Faint, he turned toward those attending him, among whom was his wife Catherine, his faithful partner for forty-five years. He saw her crying. Maybe what happened next was a final surge of affection, or perhaps a desperate hope to make the moment stay. Whatever the reason, Blake's haze cleared. His mind revived. He recovered his pencil and paper, reports say, and exclaimed to her, "Stay, Kate! Keep just as you are—I will draw your portrait—for you have ever been an angel to me." This picture he did complete, though it is now lost.

Now finished and feeling the fatigue return, he again laid down his implements, now for good. He silently said farewell to his earthly exertions—all those pictures and poems, forged in visionary fury—and relaxed, ready for his flesh's demise. As his consciousness gently waned, he sang hymns of his own design, about the eternal bliss to which his spirit would soon rise. He expired at six o'clock, his lyrics still trilling in his head. Catherine remained calm. Perhaps she believed that her life would change but little; she had once said of her husband, "I have very little of Mr. Blake's company. He is always in Paradise."

This is an excerpt from my new book, My Business Is To Create: Blake's Infinite Writing, published by University of Iowa Press: http://www.amazon.com/My-Business-Create-Infinite-Writing/dp/1587299909/ref=sr_1_1?ie=UTF8&qid=1305203801&sr=8-1

Boredom, Contemplation, Creativity

Here's an interesting article on the potential profundity of boredom: http://www.boston.com/bostonglobe/ideas/articles/2008/03/09/the_joy_of_boredom/

Monday, May 9, 2011

Blake on creativity

Here's a thoughtful review in swans.com of my new book on creativity and William Blake: http://www.swans.com/library/art17/cmarow186.html.

Saturday, April 16, 2011

Another Early Review of My Business Is To Create

Here's a detailed and generous review of my new book on creativity, as seen through the eyes of William Blake: http://thelinebreak.wordpress.com/2011/04/16/wilson-my-business-is-to-create/.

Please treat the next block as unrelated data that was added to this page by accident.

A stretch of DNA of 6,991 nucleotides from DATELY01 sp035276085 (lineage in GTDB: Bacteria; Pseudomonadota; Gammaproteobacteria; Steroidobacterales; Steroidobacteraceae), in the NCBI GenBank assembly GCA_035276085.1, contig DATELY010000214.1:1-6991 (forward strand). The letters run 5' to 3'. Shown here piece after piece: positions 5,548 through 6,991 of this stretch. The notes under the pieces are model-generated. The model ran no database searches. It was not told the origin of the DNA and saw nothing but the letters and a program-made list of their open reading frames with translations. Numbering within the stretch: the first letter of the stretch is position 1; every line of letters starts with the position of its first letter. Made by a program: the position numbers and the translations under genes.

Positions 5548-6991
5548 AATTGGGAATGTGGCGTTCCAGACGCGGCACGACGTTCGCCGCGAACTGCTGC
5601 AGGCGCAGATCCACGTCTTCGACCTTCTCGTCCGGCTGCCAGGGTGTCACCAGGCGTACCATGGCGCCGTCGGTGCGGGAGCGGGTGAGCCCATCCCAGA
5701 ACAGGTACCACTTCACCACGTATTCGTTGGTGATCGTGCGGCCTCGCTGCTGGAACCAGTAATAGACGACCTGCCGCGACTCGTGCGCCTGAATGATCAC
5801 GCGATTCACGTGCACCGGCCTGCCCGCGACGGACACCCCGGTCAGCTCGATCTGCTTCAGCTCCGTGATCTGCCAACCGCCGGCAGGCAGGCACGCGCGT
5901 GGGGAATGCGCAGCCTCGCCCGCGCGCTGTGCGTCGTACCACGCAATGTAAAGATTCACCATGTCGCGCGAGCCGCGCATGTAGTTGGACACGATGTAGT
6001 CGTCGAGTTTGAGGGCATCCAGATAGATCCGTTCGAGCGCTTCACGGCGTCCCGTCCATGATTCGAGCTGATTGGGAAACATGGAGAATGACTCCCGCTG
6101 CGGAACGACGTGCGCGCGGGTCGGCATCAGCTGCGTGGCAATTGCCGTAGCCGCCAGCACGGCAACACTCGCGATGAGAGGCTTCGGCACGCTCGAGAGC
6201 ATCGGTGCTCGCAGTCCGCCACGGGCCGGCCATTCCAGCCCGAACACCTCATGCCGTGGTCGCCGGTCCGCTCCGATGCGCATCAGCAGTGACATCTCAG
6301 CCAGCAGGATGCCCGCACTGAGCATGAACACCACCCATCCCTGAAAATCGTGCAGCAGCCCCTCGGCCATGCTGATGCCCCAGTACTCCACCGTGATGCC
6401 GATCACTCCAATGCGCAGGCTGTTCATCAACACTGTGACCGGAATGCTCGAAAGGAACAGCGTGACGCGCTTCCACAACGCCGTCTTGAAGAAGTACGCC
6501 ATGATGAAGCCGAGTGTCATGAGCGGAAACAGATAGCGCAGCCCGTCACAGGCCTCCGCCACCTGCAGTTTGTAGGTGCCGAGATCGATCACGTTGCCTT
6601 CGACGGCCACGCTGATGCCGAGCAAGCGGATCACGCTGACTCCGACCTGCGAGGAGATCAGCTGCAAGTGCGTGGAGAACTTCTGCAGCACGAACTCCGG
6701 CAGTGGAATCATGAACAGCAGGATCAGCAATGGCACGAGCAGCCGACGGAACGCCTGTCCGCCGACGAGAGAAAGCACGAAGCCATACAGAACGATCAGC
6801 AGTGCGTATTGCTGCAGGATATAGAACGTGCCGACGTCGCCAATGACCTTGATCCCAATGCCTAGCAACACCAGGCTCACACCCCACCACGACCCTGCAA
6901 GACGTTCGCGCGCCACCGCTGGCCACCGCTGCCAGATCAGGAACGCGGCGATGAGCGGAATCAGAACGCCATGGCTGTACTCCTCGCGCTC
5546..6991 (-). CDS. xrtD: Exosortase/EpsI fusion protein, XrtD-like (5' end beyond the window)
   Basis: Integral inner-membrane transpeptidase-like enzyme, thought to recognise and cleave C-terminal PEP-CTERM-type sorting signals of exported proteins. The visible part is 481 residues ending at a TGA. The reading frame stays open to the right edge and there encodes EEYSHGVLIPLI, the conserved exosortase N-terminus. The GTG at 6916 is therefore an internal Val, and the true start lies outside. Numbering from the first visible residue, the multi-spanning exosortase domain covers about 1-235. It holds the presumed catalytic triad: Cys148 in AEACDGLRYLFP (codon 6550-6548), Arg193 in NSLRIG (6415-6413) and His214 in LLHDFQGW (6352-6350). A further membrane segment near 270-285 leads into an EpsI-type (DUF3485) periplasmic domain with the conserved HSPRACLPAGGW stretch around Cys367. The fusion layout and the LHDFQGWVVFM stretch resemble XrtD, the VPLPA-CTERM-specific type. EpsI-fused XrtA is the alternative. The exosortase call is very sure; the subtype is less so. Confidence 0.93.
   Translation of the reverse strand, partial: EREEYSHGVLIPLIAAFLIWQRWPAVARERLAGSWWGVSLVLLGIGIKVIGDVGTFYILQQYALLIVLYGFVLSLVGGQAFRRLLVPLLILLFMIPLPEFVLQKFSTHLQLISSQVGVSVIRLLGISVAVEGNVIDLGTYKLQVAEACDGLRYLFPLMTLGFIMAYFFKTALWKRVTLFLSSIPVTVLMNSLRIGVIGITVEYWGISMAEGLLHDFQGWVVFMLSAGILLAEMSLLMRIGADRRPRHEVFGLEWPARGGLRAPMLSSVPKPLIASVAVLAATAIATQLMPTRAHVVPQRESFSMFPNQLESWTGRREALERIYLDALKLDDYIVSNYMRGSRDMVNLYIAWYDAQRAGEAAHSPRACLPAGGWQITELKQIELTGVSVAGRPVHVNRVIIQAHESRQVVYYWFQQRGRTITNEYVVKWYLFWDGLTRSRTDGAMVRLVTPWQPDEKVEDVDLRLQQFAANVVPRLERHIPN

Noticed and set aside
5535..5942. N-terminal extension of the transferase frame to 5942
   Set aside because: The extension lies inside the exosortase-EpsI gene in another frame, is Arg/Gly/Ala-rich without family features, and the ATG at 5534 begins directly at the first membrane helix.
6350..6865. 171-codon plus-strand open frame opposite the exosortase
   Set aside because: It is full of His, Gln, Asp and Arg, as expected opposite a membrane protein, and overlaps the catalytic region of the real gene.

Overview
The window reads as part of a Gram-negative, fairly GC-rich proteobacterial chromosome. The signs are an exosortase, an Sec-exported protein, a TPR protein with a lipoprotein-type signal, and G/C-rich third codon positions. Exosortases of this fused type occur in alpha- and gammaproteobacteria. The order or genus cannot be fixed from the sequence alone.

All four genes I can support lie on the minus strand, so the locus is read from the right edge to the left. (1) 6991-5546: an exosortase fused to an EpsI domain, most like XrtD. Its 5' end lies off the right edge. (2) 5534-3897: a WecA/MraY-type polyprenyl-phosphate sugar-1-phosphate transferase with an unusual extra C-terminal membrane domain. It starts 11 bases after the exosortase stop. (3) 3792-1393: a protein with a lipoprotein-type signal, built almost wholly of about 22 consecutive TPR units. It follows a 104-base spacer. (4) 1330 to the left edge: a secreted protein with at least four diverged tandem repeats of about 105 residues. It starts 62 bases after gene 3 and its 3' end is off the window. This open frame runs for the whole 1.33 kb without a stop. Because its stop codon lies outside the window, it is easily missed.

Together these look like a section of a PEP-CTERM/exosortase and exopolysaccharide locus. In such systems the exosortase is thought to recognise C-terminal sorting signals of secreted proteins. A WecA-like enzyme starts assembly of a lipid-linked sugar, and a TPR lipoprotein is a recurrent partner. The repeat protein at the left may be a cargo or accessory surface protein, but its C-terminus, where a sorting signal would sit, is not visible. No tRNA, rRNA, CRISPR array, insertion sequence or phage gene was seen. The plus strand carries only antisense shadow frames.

Sunday, April 10, 2011

Creativity, via William Blake

My new book on creativity--what it is, and how to get it (at least through the eyes of William Blake--was just released. It's called My Business Is To Create: Blake's Infinite Writing, published by University of Iowa Press. Novelist Ursula K. Le Guin has this to say about the book: “A risky and exhilarating adventure in reading Blake as a spiritual guide. Writers and artists and maybe ecologists will find treasures here." Here's more information:

Tuesday, March 1, 2011

Early reviews of my new writing handbook based on the the life and work of William Blake

In about a month, the University of Iowa Press will publish my latest book, called My Business Is To Create: Blake's Infinite Writing. The book is part of the press's Muse Series, which features handbooks for writers of all kinds and levels. Each handbook is based on the life and work of a great writer. Mine, as the title makes clear, focuses on William Blake, and it will be useful not only to writers but to painters and musicians, too.

Here's more information: http://www.amazon.com/My-Business-Create-Infinite-Writing/dp/1587299909/ref=sr_1_1?s=books&ie=UTF8&qid=1298974106&sr=1-1.

And here's an early review: http://necessaryfiction.com/reviews/MyBusinessistoCreatebyEricGWilson.

And another: http://the-book-garden.blogspot.com/2011/01/review-my-business-is-to-create-eric-g.html.